7. BorderRuffian said, on July 31, 2012 at 7:55 am

    AH-
    “I’m still waiting for a specific citation for Stonewall Jackson’s regiment.”

    No, there wasn’t a regiment of blacks in Stonewall’s corps.

    But.

    There were probably a regiment’s worth of enlisted blacks within that corps.

    • Mark said, on July 31, 2012 at 10:54 pm

      Black men were not allowed to enlist in the Confederate armed forces until March 13, 1865. Even so, they were only able to raise a company or two’s worth. Your argument in invalid, sir.

      • Andy Hall said, on July 31, 2012 at 11:14 pm

        Mark, thanks for the comments. PLease just keep in mind that Billy and BR are following the standard script here. It’s not so much personal as contractual.

        • Billy Bearden said, on August 1, 2012 at 2:06 pm

          And my contract states I get paid big bucks for following that script lol!
          Come on Andy my friend, I ain’t the one beating that drum. However I do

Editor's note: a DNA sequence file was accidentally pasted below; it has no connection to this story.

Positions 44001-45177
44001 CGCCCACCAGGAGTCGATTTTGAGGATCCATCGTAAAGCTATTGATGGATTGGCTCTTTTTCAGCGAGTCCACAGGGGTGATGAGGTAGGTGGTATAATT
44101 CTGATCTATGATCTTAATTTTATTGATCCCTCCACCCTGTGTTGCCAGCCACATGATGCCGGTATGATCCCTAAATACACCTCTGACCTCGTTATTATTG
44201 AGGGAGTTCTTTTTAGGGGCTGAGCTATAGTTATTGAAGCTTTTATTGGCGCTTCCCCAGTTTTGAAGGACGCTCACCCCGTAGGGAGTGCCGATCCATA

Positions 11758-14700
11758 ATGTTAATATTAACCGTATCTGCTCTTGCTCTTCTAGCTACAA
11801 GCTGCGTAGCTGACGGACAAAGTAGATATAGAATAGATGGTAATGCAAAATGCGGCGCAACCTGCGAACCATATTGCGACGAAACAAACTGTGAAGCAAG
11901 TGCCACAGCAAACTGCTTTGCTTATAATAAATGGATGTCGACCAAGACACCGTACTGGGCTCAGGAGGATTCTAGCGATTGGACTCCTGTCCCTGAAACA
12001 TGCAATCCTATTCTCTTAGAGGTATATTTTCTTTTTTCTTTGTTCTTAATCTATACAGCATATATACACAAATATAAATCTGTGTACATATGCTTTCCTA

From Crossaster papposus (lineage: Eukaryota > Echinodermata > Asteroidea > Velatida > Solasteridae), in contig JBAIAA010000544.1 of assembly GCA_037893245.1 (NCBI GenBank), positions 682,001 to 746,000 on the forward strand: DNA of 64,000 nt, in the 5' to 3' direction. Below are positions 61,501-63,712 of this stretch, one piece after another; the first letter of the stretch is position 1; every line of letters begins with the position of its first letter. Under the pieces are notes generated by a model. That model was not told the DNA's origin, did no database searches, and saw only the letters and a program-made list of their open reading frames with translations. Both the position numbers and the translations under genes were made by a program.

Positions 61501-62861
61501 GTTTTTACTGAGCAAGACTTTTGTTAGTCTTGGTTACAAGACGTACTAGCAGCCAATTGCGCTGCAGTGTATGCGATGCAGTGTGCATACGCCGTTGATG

agree that anyone who took a gun and shot the enemy was just as much a soldier
          as any person, be it enlisted, partisan ranger, guerilla…
          I am not into numbers, but there were ‘Black Confederate Soldiers’ be it 1 or 90,000.
          That Collier fellow who helped Roosevelt bag his Teddy Bear comes to mind

      • BorderRuffian said, on August 2, 2012 at 8:25 am

        Your interpretation of that law is invalid.

    • Andy Hall said, on August 2, 2012 at 9:55 am

      There were probably a regiment’s worth of enlisted blacks within that corps.

      You just wrote a check you’re never going to be able to cash.